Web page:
The London borough of Notting Hill became world famous after the success of the romantic comedy ‘A Place Called Notting Hill’. Starring Julia Roberts and Hugh Grant. In addition to being the setting of a romantic story, the district attracts thousands of tourists because it is a charming district (considered by some as the most charming in London). Full of Victorian buildings, colorful houses and several shops and antique shops full of objects for those who like to dig up design pieces and vintage clothes.
After the 80’s many changes were made in this area, which until then had modest prices, which began to attract a younger population. Today, Notting Hill is predominantly white and can pay a high price for living in the neighbourhood.
Although it is now a favourite with tourists, Notting Hill has a rather turbulent history. Hard as it may be to believe, it is not always so charming. Until the 1950s, the houses in the area (once owned by the aristocracy) were inhabited by several families who lived in very precarious conditions.
This changed shortly after the end of the Second World War. The area was gradually inhabited by several immigrants from the Caribbean colonies, the West Indies (West Indies or the Caribbean Basin), and others from Africa.
With a large black population, Notting Hill was the scene of the first radical conflicts that took place in London in August 1958.
In the years that followed, these immigrants organized themselves and created the first Notting Hill Carnival, which is currently responsible for the large number of visitors (about 1 million) on the last weekend of August.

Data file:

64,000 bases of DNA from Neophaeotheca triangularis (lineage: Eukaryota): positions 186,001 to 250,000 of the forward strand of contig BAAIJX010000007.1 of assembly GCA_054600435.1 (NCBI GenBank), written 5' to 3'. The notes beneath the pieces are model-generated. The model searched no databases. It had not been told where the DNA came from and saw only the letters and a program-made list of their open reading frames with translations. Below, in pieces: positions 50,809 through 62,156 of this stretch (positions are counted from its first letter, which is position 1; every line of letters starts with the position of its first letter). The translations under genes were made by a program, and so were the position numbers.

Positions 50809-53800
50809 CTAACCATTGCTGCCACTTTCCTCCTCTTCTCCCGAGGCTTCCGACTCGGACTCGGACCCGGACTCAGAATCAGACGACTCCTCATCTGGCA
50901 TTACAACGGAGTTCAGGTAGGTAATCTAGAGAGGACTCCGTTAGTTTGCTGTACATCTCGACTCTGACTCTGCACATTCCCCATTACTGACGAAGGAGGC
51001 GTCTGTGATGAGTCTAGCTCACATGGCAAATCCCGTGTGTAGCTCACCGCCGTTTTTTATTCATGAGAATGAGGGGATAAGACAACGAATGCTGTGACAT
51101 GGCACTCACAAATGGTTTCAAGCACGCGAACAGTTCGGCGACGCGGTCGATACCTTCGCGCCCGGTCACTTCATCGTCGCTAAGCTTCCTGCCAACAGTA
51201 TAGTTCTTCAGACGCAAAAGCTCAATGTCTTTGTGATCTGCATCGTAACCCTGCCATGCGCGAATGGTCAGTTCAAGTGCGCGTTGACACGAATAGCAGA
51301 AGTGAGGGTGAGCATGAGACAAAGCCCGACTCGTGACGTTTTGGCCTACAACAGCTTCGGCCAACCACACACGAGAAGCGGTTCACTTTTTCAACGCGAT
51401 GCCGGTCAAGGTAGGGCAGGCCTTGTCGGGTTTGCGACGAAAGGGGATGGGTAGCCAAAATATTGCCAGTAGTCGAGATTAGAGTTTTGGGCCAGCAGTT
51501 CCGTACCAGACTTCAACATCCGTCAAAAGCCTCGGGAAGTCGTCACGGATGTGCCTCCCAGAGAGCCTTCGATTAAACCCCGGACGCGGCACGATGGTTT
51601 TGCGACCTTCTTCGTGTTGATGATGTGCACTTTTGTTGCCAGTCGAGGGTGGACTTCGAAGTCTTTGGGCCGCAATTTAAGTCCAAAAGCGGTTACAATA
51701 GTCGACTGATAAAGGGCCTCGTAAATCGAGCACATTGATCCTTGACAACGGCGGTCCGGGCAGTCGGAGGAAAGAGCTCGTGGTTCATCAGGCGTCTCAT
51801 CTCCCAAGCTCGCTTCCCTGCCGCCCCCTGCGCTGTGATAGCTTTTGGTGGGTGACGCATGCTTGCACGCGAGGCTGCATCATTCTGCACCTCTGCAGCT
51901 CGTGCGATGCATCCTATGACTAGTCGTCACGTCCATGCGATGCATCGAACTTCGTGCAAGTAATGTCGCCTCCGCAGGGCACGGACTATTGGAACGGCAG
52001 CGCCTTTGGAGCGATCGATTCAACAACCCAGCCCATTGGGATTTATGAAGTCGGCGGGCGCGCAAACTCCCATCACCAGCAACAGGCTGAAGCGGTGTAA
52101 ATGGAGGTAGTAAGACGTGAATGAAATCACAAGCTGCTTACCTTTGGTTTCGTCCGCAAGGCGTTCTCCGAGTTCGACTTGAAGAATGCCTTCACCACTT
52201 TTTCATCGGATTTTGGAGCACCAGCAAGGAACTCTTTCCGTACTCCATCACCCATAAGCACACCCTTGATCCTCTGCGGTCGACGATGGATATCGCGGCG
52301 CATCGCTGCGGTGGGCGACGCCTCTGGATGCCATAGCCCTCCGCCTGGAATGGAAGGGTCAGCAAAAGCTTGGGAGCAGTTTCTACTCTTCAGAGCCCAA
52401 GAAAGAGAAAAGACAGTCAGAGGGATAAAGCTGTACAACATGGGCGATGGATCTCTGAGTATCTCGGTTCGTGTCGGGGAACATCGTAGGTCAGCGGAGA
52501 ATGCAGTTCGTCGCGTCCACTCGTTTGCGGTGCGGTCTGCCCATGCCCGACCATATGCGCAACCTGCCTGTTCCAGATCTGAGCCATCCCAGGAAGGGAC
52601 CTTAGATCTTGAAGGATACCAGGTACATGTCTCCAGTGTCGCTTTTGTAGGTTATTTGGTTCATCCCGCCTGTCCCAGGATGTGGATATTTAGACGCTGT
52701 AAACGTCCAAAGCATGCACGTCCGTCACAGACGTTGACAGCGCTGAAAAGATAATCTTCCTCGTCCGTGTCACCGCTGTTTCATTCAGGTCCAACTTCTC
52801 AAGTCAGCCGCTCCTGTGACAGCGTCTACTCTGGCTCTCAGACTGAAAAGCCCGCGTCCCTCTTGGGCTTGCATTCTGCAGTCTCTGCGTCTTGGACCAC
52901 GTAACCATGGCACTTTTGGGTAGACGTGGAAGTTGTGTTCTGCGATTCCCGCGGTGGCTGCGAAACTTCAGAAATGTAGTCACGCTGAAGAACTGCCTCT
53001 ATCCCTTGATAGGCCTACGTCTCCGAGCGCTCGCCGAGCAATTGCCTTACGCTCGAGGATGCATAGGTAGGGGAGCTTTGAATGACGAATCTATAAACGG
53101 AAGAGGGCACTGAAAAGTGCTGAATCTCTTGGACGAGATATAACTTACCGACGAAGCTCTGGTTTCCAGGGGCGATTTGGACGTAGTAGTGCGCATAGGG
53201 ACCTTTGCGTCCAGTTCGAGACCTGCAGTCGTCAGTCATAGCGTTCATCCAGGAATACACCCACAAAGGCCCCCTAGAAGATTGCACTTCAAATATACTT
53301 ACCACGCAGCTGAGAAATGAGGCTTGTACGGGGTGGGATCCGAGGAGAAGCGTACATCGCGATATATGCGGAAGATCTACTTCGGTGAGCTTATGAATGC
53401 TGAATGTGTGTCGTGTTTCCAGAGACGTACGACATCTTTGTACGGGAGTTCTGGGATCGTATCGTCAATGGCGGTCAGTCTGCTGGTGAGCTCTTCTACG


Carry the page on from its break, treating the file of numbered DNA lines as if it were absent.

Portobello Road and Portobello Market
Portobello Road is the main tourist and commercial axis of the district and is also the gateway to Notting Hill. It is here that the weekly Portobello Antiques Market is held and is known as a must-see attraction. Especially for those who like to dig for vintage clothes and accessories, art, books and records, as well as many different and beautiful things.
Always on Saturday morning, the Portobello market is a London tradition that attracts both tourists and locals from different parts of London. The main days of the fair are Friday and Saturday, although a smaller market takes place from Monday to Thursday.
On weekdays, locals buy fruit and vegetables. Second-hand items are included on Fridays, but Saturday is the busiest day of the market, when all the antique stalls are open and bargain hunters arrive.
There are also a few clothing stalls. Almost a kilometre long, this lively West London market offers an endless variety of goods.
Although it is a popular tourist area during the high season months, life in Notting Hill can be considered quiet. The area is extremely safe and has spacious houses with terraces, backyards and gardens, reminiscent of small suburban homes.
You can rent a bike to go for a ride, and there is plenty of room for the family. Literature lovers will love to find new titles at the Travel Bookshop (just like in the movie)! For those who like good restaurants, there are plenty of choices in Notting Hill.
Notting Hill Carnival
In August, millions of people celebrate Europe’s biggest street festival. The Notting Hill Carnival is the Caribbean festival that takes over West London.
A huge parade of floats passes by the Notting Hill Carnival Road, filling the streets with costumes, brass bands, calypso music and a variety of delicious food.
It is advisable to be well prepared for the Notting Hill Carnival festivities. As it covers a large area, some streets are closed and others are interrupted during the carnival weekend.
Make sure you have a map of the carnival route, as well as information on public toilets and bars.
It is also useful to check the weather forecast in London before the carnival. Take a pair of sunglasses, an umbrella and a bottle of water.
The neighborhood breathes art. On fair days, it is not uncommon to find street artists and musicians, who give a special show to entertain the tourists who circulate in the Portobello market. It is also possible to find visual artists who exhibit their works and buy artworks of different styles at the street market and in local shops.